Hate Crimes Could Include Law Enforcement, in Missouri
Missouri representatives are considering House Bill 57, which would make a targeted crime against law enforcement and first responders a hate crime.
Over his career, Webb City Police Chief Carl Francis says he’s seen cases ranging from simple harassment to assaults of police officers.
“I’ve seen cars being keyed, cars being egged, vandalism to property that types of things,” Francis said. “I’ve had minor assaults even in my direction.”
But even if it’s a direct result of being a police officer, he doesn’t necessarily want these types of offenses to be considered hate crimes.
“I think there’s gonna need some analysis and some research to see if we’re not creating a bigger problem than what we have right now,” Francis said.
Carthage Police Chief Greg Dagnan went farther, calling it unnecessary, “feel-good legislation”. Saying there’s an implied risk to law enforcement and tough laws already in place for attacking an officer.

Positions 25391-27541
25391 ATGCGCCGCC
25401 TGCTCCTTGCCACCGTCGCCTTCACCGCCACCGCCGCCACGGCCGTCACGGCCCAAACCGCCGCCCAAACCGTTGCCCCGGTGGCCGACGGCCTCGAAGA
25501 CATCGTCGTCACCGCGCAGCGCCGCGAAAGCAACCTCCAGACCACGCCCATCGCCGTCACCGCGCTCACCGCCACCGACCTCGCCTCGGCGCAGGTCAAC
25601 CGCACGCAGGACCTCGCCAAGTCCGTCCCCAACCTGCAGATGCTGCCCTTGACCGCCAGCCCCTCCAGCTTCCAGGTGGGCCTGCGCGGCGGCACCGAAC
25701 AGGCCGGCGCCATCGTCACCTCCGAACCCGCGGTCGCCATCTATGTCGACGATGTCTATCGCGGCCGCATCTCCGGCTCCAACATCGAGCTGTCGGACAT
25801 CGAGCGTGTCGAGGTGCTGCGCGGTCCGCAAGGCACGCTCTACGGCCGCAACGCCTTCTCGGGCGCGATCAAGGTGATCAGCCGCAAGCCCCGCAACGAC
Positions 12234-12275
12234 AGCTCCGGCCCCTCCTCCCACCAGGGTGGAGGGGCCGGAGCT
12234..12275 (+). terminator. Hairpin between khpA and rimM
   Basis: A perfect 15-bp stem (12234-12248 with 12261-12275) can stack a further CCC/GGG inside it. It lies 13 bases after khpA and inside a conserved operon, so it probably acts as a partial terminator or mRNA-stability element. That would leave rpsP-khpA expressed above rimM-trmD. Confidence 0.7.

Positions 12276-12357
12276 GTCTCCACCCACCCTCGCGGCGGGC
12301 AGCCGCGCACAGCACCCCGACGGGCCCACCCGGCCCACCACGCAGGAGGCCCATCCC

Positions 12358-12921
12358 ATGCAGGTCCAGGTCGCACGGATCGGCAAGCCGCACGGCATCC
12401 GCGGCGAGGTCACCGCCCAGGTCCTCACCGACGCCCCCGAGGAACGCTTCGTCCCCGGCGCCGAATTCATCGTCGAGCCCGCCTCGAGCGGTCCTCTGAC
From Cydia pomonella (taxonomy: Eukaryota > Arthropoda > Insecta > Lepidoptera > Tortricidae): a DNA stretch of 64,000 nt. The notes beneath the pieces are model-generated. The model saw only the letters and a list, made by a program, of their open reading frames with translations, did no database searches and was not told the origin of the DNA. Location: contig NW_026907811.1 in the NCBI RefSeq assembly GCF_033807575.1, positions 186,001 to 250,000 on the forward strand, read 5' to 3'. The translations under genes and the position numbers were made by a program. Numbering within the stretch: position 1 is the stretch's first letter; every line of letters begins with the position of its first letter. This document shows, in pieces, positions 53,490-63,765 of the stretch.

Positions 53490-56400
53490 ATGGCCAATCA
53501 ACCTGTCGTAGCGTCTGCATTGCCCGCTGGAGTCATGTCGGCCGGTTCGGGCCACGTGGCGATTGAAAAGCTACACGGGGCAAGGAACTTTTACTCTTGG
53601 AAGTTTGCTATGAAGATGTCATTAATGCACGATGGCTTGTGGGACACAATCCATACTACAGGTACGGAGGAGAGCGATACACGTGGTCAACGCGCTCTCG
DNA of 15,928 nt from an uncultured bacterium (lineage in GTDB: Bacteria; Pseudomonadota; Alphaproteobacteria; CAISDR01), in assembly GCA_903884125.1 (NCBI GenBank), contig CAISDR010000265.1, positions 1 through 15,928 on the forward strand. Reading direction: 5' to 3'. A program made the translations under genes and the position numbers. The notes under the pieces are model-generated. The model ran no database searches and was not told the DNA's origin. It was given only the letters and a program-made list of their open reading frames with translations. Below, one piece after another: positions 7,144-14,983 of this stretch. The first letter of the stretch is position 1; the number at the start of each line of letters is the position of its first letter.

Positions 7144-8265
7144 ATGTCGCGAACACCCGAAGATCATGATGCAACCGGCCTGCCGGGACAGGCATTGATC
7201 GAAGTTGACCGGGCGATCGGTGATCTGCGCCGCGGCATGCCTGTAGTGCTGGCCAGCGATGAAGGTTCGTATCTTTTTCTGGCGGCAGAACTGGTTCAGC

Representative Charlie Davis says he plans to support the bill, but wants to see the scope of it narrow.
“I believe it should be strong physical assault,” Davis said. “I think it’s gonna be something that passes this next year. But I think it is something that we need to make sure that people don’t abuse.”
“It kind of covers actually property damage, weapons charges, third-degree assault, tampering. It covers a wider variety than generally just the assault code section,” attorney Elizabeth Turner said. She says as the bill is written, any crime that is targeted at a law enforcement officer because of their job could be classified as a hate crime regardless of it’s severity.
The bill doesn’t just include law enforcement officers. It also covers fire department and emergency medical personnel.
“I absolutely support the spirit of the bill,” Francis said. “I think any time you can aggressively prosecute any attack on law enforcement or public safety in general it’s is a good thing. Whether or not attaching a hate crime to it.. aggressive prosecution in and of itself would certainly constitute something useful to put the bad guy in jail.”
The Missouri Fraternal Order of Police supports hate crime legislation for first responders, citing the 60-plus officers shot in the state this year.
There is a second bill being considered which is almost identical to HB 57.